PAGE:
Industry Gamers had the chance to chat with the ever-talkative creative director of Obsidian Entertainment Chris Avellone, on subjects such as the upcoming next generation of consoles, what his role involves, the most important advancements in RPG design in the last few years and more. Here's a snip:
IG: What's the most important advances in RPG design in the last few years?
CA: That's tough. I'll say the "advances" have been more for player convenience, sometimes good, sometimes bad, in my opinion. Journals, quest compasses that point directly to the goal and show you the route, auto-maps, etc. are helpful; at the same time, I think it undermines the thrill of victory and discovery and a lot of what makes an RPG an RPG (exploration, notably). In terms of non-interface elements, I feel the idea of morally gray choices and more focus on actions and consequences has been great for RPGs across the board. Lastly, fully voice-acted characters has been something to adapt to since Knights of the Old Republic 1, and the amount of localization, recording and audio work that requires is substantial, but I feel it's a net positive for the player.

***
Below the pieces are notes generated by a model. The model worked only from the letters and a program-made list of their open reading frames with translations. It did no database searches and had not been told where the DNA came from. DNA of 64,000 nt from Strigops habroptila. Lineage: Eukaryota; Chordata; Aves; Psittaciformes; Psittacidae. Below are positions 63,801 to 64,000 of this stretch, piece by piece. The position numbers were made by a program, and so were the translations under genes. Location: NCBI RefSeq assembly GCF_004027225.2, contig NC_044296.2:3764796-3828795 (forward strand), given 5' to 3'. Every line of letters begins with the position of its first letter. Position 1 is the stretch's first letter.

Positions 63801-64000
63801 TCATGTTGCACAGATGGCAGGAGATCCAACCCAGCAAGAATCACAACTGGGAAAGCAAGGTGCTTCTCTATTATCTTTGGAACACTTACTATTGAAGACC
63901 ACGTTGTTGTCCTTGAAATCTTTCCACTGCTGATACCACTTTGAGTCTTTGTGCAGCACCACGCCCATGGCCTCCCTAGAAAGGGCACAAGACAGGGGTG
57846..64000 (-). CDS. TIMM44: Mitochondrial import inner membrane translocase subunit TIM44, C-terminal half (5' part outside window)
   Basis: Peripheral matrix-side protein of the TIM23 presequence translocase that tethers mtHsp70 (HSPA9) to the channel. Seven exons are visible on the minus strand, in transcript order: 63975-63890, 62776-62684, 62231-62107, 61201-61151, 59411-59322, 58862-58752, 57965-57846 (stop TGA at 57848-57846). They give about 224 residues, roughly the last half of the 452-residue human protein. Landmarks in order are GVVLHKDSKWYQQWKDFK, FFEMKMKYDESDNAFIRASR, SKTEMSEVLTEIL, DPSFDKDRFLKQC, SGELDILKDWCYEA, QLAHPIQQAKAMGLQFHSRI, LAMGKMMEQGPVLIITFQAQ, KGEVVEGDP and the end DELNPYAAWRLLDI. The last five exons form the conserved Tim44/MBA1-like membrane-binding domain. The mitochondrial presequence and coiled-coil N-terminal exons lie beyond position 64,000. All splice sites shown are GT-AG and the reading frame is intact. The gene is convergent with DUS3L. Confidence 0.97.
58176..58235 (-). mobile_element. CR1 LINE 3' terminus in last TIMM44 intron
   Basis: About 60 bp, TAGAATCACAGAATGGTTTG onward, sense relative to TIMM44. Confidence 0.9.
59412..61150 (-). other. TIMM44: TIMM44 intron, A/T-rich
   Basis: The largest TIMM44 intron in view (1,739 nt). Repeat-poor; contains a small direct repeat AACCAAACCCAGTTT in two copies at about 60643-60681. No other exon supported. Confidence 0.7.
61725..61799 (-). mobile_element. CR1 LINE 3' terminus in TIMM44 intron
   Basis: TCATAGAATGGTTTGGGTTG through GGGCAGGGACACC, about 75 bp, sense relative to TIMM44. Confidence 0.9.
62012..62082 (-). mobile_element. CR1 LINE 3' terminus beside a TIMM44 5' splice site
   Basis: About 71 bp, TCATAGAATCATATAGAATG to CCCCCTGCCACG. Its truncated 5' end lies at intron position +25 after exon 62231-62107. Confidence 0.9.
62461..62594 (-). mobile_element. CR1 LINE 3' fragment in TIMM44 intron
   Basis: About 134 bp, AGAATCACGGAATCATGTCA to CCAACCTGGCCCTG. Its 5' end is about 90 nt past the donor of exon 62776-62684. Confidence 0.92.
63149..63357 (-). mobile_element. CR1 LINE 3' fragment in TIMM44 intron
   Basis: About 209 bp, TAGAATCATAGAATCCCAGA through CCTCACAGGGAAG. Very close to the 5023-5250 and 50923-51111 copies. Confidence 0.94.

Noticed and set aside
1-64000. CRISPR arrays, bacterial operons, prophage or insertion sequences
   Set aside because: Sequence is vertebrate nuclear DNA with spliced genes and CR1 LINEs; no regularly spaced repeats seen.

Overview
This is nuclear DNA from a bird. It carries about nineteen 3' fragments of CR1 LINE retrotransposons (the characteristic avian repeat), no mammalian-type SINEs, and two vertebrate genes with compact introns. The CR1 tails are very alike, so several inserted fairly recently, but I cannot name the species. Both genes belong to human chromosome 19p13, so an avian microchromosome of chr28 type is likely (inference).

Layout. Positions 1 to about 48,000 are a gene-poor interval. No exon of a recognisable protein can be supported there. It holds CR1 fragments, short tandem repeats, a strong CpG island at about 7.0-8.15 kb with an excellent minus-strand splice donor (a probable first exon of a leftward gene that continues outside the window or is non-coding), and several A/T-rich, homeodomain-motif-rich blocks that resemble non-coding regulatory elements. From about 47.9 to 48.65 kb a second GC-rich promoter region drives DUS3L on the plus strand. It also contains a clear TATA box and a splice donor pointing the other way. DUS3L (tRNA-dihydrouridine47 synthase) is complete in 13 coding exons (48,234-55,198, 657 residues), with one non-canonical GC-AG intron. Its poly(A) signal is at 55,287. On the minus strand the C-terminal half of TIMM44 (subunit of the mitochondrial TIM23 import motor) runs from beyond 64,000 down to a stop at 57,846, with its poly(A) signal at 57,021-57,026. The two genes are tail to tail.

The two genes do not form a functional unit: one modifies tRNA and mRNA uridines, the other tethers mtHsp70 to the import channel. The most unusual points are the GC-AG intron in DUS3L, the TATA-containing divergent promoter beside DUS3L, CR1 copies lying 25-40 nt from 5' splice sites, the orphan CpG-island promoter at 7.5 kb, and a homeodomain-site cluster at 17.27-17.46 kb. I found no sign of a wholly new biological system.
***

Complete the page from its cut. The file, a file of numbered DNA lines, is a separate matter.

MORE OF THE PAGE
IG: Will we see Obsidian produce and distribute its own games someday?
CA: Our eventual hope is that we can stockpile enough resources to release our own titles digitally. Smaller games can be very satisfying projects to work on, and it would be great to do that. But it's going to take time for us to get there; we want to make sure we do it right.